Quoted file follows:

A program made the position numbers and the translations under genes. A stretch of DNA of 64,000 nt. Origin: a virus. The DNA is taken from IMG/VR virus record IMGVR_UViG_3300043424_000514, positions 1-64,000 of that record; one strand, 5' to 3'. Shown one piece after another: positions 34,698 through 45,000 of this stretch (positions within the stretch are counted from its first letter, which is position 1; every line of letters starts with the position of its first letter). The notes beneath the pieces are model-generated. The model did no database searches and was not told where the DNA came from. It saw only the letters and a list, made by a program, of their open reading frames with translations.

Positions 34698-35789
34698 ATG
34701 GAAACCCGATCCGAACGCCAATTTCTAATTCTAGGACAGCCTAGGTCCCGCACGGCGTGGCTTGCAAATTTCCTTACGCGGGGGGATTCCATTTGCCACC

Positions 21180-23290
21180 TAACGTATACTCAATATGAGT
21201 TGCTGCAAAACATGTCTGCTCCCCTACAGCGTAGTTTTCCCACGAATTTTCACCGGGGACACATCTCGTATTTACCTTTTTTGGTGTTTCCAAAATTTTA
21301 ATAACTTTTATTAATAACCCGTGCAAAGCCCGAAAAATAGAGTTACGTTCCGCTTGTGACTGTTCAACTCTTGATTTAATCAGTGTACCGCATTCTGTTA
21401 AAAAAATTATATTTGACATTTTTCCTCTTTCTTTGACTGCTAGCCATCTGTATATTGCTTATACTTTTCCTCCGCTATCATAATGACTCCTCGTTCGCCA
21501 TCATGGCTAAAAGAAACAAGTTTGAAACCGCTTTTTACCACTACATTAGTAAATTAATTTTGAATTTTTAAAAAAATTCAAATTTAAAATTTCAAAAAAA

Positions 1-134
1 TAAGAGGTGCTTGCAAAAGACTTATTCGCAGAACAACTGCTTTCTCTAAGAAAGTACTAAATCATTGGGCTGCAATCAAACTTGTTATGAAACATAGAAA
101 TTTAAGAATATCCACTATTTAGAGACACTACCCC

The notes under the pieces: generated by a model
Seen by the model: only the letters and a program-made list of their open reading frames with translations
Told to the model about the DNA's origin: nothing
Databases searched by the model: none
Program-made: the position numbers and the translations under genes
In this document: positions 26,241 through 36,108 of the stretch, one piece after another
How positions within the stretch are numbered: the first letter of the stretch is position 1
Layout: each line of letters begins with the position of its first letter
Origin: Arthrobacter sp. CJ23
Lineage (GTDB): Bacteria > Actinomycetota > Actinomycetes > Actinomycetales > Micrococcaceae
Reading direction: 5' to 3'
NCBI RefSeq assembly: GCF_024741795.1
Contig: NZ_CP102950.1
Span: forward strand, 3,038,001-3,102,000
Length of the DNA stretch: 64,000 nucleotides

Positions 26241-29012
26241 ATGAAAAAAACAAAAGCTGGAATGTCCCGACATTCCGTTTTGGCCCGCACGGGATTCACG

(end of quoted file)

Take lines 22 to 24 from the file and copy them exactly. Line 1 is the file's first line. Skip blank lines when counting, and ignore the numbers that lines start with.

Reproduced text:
Origin: Arthrobacter sp. CJ23
Lineage (GTDB): Bacteria > Actinomycetota > Actinomycetes > Actinomycetales > Micrococcaceae
Reading direction: 5' to 3'